As the world effectively went into lockdown in response to the COVID-19 crisis, we wrote about the mental and emotional challenges these new conditions were generating: fear of the disease, distraction, lack of stimulus, disrupted routines and rituals, the effect of a diet of constantly depressing news. Having good creative processes that limit the influence of other minds is always a challenge for creatives –and never more than in these times.
Working in close quarters with our families, without our usual social outlets, has been challenging for many, especially those with young children and older relatives, vulnerabilities, and anyone who needed care or felt unsafe at home. For many of those with disabilities, challenges are exacerbated.
And just because lockdown is easing, doesn’t mean the challenges have vanished. For many parents, their children are still off school or on school holidays, which means countless interruptions for snacks and food, bottom wipes, game playing, questions, lost toys and the plethora of other requests children throw at their parents.
Authors, like all creatives, have established habits, rituals and conditions which best feed their creativity. Many of us are now happily returning to cafés where possible –but others have found they still need to stay at home. Contrarily, having got used to a certain way of life, relaxing of lockdown rules can fuel resistance to changing a newfound routine, continuing fear of the virus, and loss of control over what others do.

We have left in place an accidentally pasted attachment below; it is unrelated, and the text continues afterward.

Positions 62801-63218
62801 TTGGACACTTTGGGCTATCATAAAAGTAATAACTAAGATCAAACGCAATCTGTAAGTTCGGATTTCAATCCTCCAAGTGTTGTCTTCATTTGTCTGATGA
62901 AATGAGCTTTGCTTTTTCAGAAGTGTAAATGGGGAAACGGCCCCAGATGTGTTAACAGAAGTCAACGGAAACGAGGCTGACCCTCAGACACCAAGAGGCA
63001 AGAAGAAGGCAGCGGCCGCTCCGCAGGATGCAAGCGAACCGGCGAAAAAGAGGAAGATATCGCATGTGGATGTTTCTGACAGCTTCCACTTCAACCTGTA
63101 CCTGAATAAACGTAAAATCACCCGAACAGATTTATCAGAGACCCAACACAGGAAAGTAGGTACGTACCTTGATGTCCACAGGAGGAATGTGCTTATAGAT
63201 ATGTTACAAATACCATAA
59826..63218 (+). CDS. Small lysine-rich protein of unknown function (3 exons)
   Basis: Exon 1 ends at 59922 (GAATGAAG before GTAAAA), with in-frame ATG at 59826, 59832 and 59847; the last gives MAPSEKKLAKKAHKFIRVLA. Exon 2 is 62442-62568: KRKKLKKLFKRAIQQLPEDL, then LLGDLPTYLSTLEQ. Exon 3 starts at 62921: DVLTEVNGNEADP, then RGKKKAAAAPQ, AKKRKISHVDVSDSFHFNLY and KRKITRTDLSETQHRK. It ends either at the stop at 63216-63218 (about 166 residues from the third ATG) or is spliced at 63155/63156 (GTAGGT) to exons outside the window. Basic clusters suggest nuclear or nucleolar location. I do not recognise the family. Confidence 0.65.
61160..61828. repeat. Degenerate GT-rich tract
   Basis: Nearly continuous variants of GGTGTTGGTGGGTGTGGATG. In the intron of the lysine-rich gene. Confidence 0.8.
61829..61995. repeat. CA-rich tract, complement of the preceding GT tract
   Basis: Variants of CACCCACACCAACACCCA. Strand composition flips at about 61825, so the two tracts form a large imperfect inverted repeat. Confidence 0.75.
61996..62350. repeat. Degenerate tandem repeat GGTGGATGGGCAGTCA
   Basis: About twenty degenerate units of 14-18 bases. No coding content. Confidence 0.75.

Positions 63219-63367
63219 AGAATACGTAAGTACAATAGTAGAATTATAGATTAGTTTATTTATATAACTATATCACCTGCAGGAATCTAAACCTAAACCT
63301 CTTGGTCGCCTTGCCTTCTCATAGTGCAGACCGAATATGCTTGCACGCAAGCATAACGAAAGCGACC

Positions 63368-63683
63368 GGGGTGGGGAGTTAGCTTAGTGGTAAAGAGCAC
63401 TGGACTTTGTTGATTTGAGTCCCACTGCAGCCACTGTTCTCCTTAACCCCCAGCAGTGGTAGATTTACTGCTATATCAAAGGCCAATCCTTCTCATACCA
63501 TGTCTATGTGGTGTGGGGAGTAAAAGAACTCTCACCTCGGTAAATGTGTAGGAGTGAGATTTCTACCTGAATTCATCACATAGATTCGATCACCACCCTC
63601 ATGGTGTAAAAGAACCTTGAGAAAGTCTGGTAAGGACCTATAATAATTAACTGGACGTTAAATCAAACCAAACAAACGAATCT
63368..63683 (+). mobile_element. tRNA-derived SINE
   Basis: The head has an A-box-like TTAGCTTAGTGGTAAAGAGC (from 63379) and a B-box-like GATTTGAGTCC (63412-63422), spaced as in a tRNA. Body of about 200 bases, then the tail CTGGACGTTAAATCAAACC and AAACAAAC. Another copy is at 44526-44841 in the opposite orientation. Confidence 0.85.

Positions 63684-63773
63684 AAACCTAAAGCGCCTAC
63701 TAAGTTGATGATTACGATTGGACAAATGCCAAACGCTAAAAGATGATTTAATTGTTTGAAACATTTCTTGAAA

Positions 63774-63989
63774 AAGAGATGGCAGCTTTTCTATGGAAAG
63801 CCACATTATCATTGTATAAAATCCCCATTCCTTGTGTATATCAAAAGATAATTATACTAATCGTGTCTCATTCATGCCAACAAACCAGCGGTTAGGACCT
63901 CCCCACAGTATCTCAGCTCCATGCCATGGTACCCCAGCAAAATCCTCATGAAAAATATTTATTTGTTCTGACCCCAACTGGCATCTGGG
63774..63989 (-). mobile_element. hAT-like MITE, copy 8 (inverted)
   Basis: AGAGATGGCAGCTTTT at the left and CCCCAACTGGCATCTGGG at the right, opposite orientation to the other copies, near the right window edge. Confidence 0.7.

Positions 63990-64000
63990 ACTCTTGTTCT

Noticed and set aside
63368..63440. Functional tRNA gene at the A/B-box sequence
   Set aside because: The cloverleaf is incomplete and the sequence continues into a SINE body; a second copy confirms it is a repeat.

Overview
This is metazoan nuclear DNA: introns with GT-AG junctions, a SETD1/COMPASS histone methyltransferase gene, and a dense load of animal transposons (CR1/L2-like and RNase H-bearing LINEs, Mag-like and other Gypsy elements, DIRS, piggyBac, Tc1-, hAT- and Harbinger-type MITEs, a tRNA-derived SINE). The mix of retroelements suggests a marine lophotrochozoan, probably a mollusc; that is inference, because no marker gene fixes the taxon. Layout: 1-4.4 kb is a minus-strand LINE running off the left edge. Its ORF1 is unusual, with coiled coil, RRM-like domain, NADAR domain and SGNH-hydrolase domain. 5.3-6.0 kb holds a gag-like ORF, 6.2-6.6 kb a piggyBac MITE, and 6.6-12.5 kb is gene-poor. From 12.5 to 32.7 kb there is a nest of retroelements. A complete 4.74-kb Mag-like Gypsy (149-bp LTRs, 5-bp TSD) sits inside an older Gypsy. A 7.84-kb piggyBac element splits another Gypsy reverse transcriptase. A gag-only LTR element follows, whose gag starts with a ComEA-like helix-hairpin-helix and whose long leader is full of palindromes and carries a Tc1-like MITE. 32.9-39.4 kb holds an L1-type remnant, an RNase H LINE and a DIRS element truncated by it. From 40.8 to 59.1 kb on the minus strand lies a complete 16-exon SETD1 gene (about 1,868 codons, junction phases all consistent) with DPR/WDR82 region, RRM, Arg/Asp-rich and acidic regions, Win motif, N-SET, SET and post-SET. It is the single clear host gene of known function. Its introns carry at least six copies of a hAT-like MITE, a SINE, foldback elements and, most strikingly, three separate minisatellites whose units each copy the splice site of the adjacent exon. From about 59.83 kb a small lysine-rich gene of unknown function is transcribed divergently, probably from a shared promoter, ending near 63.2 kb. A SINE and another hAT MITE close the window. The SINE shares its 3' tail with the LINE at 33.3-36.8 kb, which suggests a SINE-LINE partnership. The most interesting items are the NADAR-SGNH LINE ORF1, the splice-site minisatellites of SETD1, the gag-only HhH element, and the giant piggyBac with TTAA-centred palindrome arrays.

Some may have return anxiety, not wanting to relinquish a way of living they’ve gotten used to during lockdown. Others are happy with a new normal, others may be desperate to break out. Our risk thresholds vary according to our character, experiences, and circumstances.
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As creative condition became difficult for many, commercial conditions improved for the indie author who relies on Internet commerce and social media. As the world went into lockdown, people becoronavirus lessons for authorsgan living online. Shopping and entertainment channels shifted to digital channels. Closure of non-essential stores caused online shopping to surge. Looking for human connections while practicing social distancing, people turned to social media more than ever before. Facebook, Instagram, YouTube and TikTok have all seen massive spikes in daily usage and engagement
As the physical industry ground to a halt, with consignment book printings on hold; conferences postponed, and bookstores shut, lockdown has accelerated what was already underway in our sector: a shift towards digital reading, digital publishing (e-books, audio and print on demand) and online bookselling.
For most indie authors, the business model of selling print books through bookstores has never been commercially viable. Economies of scale mean that few of us, and none at the mass end of the market—fiction, poetry, standard non-fiction—can compete on price with trade publishing in the print-book-to-bookstore model.
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